1st Infantry Division (Wehrmacht)

The German 1st Infantry Division, (German: 1. Infanterie-Division), was one of the original infantry divisions of the Reichswehr and Wehrmacht and served throughout World War II.

1st Infantry Division
1. Infanteriedivision
— 1. InfDiv —
1st Infanterie Division Logo (Wehrmacht 1934-1945).svg
Unit insignia
ActiveOctober 1934 – 8 May 1945
Country Nazi Germany
BranchArmy (Wehrmacht)
EngagementsWorld War II


Originally formed as the beginning of Germany's first wave of rearmament, the division was first given the title of Artillerieführer I and only later called Wehrgauleitung Königsberg. These names were an effort to cover Germany's expansion of infantry divisions from seven to twenty-one. The division's infantry regiments were built up from the 1.(Preussisches) Infanterie-Regiment of the 1.Division of the Reichswehr and originally consisted of recruits from East Prussia.[1][citation needed] The unit's Prussian heritage is represented by the Hohenzollern coat of arms that served as the divisional insignia. Upon the official revelation of the Wehrmacht in October 1935, the unit received its title of 1.Infanterie-Division. In February 1936, the headquarters of the division was moved from Insterburg to Königsberg.

With the German invasion of Poland in September 1939, the 1st Infantry Division advanced toward Warsaw as a component of the XXVI Army Corps in von Küchler's 3rd Army. It engaged Polish forces near the heavily defended town of Mława (see Battle of Mława) for several days, then crossed over the Bug and Narew Rivers. It fought again near Węgrów and Garwolin and ended the campaign east of Warsaw.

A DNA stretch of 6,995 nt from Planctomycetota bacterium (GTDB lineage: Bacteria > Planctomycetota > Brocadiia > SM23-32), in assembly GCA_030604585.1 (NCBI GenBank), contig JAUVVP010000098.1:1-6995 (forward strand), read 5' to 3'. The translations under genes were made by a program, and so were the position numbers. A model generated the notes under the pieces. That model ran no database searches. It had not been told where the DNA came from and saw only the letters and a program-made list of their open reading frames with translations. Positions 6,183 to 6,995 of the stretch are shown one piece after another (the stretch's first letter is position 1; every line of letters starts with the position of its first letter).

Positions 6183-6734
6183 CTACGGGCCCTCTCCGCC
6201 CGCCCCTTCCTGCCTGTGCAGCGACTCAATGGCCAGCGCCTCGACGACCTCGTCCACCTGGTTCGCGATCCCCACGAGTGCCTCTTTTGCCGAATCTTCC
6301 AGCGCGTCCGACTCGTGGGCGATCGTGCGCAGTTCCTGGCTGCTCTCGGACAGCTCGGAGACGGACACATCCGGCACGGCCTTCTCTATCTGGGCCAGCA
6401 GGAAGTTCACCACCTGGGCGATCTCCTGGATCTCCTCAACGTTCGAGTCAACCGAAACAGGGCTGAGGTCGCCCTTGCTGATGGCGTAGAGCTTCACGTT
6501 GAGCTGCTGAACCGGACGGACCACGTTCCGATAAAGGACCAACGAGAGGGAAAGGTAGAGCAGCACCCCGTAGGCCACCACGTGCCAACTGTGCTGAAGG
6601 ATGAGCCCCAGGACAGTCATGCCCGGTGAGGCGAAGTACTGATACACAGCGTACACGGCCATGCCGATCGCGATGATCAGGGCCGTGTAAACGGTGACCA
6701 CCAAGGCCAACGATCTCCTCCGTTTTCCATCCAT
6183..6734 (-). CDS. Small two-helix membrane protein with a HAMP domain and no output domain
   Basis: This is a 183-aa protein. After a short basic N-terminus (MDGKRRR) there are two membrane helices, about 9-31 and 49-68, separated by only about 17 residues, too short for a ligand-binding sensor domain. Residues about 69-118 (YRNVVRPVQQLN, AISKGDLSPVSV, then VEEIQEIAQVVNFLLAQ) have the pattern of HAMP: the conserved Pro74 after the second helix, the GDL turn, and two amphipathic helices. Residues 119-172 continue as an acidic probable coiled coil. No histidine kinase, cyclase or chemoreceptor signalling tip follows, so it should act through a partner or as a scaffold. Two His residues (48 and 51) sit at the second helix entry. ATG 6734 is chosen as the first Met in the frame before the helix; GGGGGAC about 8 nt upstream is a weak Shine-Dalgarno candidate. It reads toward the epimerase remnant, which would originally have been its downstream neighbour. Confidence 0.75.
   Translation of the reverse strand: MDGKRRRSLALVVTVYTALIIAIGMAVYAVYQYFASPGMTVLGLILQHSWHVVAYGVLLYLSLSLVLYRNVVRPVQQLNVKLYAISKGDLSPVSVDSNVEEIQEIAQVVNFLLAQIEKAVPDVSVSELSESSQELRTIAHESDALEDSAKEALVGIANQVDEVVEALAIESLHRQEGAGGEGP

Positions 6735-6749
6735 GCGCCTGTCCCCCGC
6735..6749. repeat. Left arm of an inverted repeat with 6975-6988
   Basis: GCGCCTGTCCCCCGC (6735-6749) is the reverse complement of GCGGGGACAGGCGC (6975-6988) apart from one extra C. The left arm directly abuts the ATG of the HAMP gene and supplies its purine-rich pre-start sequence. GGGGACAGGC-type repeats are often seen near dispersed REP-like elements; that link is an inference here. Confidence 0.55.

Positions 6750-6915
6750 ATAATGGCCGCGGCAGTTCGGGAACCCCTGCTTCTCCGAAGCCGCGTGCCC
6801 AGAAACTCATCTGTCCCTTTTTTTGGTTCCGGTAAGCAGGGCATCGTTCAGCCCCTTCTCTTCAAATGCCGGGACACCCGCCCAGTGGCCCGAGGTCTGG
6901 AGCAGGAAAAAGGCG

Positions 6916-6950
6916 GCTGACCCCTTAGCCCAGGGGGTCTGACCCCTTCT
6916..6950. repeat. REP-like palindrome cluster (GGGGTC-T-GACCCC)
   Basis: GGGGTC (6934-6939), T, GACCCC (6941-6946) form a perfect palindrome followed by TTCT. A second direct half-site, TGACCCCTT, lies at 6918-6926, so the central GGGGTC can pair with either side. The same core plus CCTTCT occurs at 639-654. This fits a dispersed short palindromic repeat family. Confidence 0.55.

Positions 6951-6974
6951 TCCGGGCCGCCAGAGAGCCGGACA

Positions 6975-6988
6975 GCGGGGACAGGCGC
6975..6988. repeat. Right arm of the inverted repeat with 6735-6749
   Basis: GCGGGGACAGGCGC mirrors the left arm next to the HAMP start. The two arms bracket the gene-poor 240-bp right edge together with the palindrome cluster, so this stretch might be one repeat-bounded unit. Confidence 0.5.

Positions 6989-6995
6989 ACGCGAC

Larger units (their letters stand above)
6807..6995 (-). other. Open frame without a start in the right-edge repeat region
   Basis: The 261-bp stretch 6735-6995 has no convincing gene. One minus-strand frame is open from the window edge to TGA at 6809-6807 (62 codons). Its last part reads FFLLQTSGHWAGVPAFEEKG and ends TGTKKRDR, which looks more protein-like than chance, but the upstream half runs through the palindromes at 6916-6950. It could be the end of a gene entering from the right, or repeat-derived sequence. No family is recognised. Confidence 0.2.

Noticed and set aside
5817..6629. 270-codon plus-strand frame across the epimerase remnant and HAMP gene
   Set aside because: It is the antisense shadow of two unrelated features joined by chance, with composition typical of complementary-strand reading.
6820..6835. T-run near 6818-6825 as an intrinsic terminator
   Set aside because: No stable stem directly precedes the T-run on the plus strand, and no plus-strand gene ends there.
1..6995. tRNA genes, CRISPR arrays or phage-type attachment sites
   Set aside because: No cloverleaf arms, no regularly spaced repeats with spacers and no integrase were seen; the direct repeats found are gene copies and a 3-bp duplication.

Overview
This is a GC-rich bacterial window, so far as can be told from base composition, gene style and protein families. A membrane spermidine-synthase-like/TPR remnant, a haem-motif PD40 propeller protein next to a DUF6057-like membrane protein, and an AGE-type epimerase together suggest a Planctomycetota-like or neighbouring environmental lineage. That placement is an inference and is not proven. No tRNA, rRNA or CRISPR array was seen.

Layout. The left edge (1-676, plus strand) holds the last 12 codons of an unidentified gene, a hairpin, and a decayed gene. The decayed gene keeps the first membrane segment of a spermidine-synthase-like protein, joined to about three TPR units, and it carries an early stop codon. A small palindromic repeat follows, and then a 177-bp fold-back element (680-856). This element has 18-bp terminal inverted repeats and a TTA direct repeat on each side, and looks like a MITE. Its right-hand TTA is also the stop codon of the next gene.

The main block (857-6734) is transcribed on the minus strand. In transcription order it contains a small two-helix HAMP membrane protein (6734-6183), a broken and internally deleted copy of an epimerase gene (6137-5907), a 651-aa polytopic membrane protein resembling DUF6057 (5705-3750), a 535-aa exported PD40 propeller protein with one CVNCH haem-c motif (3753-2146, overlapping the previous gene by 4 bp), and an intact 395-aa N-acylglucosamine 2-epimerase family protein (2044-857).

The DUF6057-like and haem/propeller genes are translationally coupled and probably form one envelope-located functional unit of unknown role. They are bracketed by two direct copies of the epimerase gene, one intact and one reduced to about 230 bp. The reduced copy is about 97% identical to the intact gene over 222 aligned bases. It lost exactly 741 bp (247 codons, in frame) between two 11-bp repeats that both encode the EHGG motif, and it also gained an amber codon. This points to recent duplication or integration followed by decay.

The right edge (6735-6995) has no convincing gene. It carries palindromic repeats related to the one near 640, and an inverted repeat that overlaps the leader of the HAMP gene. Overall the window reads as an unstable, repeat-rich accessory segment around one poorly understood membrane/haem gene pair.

Playing a minor role in the invasion of France, the division returned to East Prussia in the autumn of 1940. With the launch of Operation Barbarossa, the 1st Infantry Division participated in the Baltic Operation as part of the 18th Army with Army Group North, advancing on Leningrad. It remained and fought in the area of Leningrad and Lake Ladoga through December 1943. (See Siege of Leningrad.) Transferred to the 1st Panzer Army, the division fought at Krivoy Rog and broke out of an encirclement in March 1944.

The 1st Infantry Division returned to its native East Prussia in the summer 1944. Except for participating in the urgent and temporary link-up with the now-isolated Army Group North in Lithuania (Operation Doppelkopf), the unit remained to defend the easternmost German province from the advancing Red Army. Alternating between 3rd Panzer and 4th Armies, the division was trapped in the Königsberg/Samland area after it was cut off from the rest of Germany by end January 1945.

At 0400 hours on 19 February 1945, elements of the 1st Infantry, led by a captured Soviet T-34 tank, spearheaded a westward offensive from Königsberg intended to link with General Hans Gollnick's XXVIII Corps, which held parts of the Samland peninsula, including the vital port of Pillau. Capturing the town of Metgethen, the unit opened the way for the 5th Panzer Division to join with Gollnick's forces near the town of Gross Heydekrug the next day. This action re-opened the land route from Königsberg to Pillau, allowing for the evacuation of civilian refugees via the port and solidifying the German defense of the area until April.